The IoT and Big Data: Making The Connection

The IoT and Big Data: Making The Connection

The IoT and Big Data: Making The Connection
The future of technology lies in data and its analysis. More objects and devices are now connected to the Internet, transmitting the information they gather back for analysis. The goal is to harness this data to learn about patterns and trends that can be used to make a positive impact on our health, transportation, energy conservation, and lifestyle. However, the data itself doesn’t produce these objectives, but rather it’s solutions that arise from analyzing it and finding the answers we need.

Two terms that have been discussed in relation to this future: big data and The Internet of Things (IoT); It’s hard to talk about one without the other, and although they are not the same thing, the two practices are closely intertwined.

Big data has existed long before the IoT burst out into the scene to perform analytics; information is defined as big data when it demonstrates the 4 V’s: volume, variety, velocity, and veracity. This equates to a massive quantity of data that can be both structured and unstructured, while velocity refers to the speed of data processing, and veracity determines its uncertainty.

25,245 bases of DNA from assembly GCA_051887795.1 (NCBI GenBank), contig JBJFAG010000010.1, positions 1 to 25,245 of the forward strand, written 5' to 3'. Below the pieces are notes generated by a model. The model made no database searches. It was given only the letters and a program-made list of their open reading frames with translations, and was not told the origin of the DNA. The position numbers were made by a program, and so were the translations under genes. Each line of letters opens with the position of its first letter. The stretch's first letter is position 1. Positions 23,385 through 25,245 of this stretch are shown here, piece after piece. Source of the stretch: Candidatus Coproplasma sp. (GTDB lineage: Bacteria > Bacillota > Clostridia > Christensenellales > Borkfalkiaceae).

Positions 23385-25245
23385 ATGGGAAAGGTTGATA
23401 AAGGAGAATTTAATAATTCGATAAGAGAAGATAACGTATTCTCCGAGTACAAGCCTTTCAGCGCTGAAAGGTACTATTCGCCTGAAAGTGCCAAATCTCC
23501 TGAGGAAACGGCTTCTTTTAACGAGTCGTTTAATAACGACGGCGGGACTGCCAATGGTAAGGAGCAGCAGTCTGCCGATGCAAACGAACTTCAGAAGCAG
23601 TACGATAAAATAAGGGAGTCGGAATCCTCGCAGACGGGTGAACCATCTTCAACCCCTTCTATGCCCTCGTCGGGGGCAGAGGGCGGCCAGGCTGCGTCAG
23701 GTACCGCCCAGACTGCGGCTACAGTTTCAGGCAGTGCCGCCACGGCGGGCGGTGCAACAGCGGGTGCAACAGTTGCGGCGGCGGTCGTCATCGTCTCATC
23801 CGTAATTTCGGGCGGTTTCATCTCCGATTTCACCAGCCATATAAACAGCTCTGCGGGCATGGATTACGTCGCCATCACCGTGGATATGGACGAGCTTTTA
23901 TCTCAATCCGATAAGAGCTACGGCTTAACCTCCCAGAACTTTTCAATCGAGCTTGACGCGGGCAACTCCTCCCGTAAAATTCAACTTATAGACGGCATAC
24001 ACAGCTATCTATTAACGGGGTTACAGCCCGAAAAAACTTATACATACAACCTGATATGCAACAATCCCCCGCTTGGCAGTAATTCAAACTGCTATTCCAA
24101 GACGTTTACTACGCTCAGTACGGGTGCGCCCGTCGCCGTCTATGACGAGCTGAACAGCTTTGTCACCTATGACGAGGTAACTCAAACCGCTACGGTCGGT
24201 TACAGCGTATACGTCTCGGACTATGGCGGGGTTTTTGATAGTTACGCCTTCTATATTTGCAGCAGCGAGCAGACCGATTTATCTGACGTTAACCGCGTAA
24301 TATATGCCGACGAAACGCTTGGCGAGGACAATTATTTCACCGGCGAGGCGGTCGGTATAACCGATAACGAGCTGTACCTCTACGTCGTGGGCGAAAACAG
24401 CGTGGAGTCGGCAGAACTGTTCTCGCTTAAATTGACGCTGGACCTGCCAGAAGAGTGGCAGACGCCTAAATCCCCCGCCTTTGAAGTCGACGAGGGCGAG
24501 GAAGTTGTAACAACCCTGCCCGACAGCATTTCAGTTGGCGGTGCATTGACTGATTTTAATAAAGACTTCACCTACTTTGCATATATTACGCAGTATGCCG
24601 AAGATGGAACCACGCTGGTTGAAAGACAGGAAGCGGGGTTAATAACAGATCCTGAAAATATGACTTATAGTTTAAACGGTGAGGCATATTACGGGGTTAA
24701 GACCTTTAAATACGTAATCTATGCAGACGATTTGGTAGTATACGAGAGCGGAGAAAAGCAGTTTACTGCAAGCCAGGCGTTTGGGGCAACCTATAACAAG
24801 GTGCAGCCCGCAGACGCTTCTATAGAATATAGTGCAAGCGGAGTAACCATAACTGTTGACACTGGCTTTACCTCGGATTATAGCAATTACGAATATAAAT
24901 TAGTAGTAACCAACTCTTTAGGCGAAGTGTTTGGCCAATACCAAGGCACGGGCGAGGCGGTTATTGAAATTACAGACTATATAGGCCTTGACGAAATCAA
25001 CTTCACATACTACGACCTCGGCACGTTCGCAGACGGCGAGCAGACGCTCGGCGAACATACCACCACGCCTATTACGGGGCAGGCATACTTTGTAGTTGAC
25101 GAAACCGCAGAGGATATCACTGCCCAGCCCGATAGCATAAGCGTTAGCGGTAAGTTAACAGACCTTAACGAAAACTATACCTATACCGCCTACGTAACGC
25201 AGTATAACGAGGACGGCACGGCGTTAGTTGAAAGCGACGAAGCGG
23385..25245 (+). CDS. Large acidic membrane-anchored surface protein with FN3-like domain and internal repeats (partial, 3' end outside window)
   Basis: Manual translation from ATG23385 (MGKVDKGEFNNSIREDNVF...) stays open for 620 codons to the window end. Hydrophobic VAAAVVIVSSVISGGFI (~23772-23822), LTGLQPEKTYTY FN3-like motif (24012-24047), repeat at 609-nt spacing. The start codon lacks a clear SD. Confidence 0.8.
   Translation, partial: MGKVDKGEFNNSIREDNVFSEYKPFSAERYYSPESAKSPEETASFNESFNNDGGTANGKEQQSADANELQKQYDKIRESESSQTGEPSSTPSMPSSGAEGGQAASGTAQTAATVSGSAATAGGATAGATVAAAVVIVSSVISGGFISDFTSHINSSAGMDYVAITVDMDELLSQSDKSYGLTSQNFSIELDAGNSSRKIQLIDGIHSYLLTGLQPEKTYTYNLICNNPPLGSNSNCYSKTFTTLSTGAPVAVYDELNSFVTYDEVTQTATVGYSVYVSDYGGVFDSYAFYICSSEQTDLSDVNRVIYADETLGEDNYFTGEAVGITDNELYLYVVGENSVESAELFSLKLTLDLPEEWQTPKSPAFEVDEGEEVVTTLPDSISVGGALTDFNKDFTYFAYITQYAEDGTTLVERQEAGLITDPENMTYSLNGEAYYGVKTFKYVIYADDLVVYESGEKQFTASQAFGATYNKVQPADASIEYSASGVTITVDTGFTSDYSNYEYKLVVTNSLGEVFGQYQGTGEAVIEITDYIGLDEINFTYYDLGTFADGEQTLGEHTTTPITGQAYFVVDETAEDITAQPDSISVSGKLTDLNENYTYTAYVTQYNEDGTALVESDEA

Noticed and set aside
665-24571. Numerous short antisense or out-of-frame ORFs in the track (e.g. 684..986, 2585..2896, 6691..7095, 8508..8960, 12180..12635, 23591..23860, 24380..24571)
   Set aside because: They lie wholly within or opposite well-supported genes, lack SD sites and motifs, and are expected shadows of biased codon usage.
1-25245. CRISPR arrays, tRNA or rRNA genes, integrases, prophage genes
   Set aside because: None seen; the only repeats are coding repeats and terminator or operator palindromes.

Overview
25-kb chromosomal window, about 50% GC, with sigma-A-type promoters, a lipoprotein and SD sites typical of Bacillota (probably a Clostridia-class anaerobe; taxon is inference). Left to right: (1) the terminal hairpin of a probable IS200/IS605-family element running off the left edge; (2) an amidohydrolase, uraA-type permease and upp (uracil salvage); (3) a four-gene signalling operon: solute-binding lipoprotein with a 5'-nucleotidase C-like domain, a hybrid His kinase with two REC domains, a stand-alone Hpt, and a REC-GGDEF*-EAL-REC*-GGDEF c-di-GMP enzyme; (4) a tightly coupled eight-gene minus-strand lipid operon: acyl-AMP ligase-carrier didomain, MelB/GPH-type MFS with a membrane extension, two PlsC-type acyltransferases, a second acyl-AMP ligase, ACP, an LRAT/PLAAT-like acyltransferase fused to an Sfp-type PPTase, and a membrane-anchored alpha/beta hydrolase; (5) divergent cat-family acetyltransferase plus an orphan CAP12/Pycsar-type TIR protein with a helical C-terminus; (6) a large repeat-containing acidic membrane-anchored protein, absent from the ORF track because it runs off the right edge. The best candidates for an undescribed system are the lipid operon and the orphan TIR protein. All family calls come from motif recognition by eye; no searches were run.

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The concept of IoT aims to take a wide range of “things” and turn them into smart objects — anything from watches to fridges, cars and train tracks. Products that normally wouldn’t be connected to the Internet and able to obtain and process data, are equipped with sensors and computer chips for data gathering. However, unlike chips used in PCs, smartphones, and mobile devices, these chips are used mostly for gathering data that indicates customer usage patterns and product performance.

The IoT is essentially the means that collects and sends data. Information from IoT devices resides in big data and is measured against it. And IoT will soon touch every aspect of our lives: transportation (cars, smart train tracks and traffic lights), manufacturing, Smart Homes (thermostats and voice activated appliances), and of course — consumer goods such as smartphones, wearables, and more.

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